Say what you want about the Phillies' spate of tough losses this season and especially over the past few weeks. None comes close to matching the embarrassment of what happened Monday at Citizens Bank Park.

The opener of the Phillies' nine-game homestand had to be postponed because a bad weather report last Friday led to an uncovered infield that absorbed so much rain that it couldn't be dried with five blowtorches attached to gas tanks that were placed in wheelbarrows. (You can't make this stuff up.) It was the first time since Sept. 21, 1987, according to, that Major League Baseball postponed a game on account of wet grounds.

And so, with more rain in the forecast today and tomorrow, the Phillies will try to squeeze three games against the Nationals into two days. It will all begin today with a doubleheader scheduled to start at 3:05 p.m. It's the Nationals' last visit this season, so if the weather doesn't cooperate, it could be a long couple of days at the ballpark.

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In only 13 months, Rhys Hoskins has emerged as the face of the Phillies. Could he become one of the most recognizable players in all of baseball?
TIM TAI / Staff Photographer
In only 13 months, Rhys Hoskins has emerged as the face of the Phillies. Could he become one of the most recognizable players in all of baseball?

As his star rises, Hoskins welcomes spotlight

Two months ago, when Rhys Hoskins was asked to compete in the Home Run Derby on the eve of the All-Star Game, he didn't think twice. The slugger wasn't about to pass up the opportunity to take part in an event that he used to watch on television.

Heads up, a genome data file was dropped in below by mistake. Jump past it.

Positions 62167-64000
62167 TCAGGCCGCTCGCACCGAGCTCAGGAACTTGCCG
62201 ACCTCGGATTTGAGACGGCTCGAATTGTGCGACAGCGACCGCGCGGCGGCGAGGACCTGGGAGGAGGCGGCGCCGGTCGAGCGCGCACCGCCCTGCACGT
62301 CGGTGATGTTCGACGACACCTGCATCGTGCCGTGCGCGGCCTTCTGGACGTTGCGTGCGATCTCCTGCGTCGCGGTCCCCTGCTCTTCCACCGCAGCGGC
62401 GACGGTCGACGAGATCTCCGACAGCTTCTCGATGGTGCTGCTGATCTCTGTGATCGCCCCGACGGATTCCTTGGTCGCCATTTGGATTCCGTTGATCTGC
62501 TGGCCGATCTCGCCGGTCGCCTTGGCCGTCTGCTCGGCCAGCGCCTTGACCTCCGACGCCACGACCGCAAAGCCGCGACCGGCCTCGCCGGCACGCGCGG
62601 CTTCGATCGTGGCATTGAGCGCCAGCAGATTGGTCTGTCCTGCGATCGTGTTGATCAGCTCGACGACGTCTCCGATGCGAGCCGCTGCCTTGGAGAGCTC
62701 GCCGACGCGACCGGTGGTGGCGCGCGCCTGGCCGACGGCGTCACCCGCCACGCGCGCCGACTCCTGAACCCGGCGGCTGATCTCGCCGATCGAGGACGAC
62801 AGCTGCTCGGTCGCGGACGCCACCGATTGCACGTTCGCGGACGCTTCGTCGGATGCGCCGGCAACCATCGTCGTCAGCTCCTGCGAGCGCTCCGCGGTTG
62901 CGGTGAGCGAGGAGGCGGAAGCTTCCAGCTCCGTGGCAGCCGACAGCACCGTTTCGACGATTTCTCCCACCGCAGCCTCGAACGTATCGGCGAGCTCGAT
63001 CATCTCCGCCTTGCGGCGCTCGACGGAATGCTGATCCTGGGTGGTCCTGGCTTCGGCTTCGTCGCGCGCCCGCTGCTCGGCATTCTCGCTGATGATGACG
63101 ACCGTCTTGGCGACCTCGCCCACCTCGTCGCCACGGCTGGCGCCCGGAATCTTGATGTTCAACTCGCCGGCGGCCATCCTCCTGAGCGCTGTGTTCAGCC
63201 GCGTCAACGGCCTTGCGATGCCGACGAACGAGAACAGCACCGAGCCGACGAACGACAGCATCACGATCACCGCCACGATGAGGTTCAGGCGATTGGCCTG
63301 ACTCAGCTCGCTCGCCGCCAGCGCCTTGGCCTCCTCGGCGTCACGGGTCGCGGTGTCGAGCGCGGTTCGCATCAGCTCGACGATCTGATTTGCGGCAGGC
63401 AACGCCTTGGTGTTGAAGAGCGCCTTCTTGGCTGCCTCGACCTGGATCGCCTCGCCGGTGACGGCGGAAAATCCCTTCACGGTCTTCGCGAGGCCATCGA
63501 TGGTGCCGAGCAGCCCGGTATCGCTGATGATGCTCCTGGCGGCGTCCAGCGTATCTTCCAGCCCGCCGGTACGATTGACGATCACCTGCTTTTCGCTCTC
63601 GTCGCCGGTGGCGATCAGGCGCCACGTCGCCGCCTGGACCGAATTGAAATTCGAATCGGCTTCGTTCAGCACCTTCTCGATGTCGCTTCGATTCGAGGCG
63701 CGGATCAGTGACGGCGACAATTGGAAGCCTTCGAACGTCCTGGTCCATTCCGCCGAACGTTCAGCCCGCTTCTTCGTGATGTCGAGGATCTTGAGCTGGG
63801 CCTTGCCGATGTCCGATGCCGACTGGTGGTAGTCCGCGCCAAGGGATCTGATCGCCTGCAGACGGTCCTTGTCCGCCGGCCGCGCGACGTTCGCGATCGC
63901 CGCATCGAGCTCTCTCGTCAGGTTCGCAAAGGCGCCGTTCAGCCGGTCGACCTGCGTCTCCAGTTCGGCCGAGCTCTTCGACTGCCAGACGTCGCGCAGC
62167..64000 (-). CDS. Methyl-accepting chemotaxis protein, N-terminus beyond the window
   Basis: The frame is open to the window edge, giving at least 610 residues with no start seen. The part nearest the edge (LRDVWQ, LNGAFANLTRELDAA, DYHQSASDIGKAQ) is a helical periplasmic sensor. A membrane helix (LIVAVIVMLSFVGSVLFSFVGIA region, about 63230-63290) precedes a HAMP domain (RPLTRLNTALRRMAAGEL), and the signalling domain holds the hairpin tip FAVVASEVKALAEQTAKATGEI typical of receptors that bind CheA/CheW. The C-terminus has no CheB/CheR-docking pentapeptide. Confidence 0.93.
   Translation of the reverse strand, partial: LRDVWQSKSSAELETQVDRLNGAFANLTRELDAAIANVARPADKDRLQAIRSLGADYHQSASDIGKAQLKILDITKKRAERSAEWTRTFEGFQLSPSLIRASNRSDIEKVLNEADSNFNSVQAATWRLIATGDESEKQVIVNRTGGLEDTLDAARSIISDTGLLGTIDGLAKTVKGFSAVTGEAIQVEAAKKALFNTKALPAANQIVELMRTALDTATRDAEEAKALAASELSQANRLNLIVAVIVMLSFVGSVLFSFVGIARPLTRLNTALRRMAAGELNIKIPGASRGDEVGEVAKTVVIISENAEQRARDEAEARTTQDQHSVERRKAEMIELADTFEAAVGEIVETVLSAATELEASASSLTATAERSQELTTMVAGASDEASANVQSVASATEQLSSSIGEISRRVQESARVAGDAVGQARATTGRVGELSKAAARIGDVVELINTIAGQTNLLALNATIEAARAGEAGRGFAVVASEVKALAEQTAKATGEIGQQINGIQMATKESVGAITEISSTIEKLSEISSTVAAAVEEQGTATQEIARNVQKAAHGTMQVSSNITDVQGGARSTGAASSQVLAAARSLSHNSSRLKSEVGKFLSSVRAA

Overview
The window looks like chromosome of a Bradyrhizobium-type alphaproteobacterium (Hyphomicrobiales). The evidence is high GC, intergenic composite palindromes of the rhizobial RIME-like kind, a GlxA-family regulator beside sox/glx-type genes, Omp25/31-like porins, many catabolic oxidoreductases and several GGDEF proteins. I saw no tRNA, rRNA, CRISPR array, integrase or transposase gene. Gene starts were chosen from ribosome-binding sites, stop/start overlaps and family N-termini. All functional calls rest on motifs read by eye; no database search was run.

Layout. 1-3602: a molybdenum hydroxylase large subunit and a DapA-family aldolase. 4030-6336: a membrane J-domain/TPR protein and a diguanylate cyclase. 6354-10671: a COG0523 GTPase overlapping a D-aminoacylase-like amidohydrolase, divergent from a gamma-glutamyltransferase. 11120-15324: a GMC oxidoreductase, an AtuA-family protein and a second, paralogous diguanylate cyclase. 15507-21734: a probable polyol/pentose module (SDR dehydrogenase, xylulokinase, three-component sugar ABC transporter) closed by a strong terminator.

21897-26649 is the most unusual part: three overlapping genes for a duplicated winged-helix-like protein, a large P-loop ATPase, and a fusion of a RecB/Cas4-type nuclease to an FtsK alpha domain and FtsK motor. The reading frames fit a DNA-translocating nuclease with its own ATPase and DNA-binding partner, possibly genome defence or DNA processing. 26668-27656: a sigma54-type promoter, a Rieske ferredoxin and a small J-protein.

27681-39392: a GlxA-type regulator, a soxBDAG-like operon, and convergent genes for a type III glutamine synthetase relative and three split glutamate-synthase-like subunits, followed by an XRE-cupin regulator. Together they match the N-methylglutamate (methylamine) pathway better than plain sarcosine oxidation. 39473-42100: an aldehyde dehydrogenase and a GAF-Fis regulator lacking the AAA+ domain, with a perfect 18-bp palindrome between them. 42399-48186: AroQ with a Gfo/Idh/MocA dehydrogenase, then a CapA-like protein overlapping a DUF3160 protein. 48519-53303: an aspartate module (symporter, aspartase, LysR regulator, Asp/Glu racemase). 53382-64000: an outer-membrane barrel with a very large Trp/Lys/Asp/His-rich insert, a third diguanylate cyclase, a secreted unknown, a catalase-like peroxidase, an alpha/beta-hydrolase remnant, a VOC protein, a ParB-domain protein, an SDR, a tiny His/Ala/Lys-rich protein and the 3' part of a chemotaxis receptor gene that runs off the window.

But Hoskins also recognized a chance to represent the Phillies on a national stage.

"I think it's one of those things where there's not a whole lot of national media on us with what we've done so far this year," Hoskins said at the time. "That ball might be starting to roll a little bit faster now with being in first place. But it'll be cool. I think the more exposure that we can get as a team and an organization will be better for us down the road."

Hoskins received plenty of face time at the Derby, advancing to the second round. Since then, he has hung out with Little League sensation "Big Al" Delia in Williamsport and designed a Phillies cap for New Era. He shared on social media, for the world to see, that he proposed to his longtime girlfriend. And he earned the Phillies' nomination for the Roberto Clemente Award, given annually to a player who combines on-field excellence with exemplary sportsmanship and community involvement.

In only 13 months since making his major-league debut, Hoskins has already become the face of the Phillies. But it appears he has the talent, the personality, and the desire to achieve stardom beyond the Delaware Valley.

Hoskins accepted an invitation to travel to Japan in November and represent MLB in the 2018 All-Star Tour with Nippon Professional Baseball, the league and the players' union announced jointly Monday. The list of early commitments to the group of barnstorming big leaguers includes NL MVP candidate Christian Yelich, longtime St. Louis Cardinals catcher Yadier Molina, and Braves rookie phenom Ronald Acuna Jr. The seven-game tour will begin Nov. 8 in Tokyo, and most of the games will be televised by MLB Network.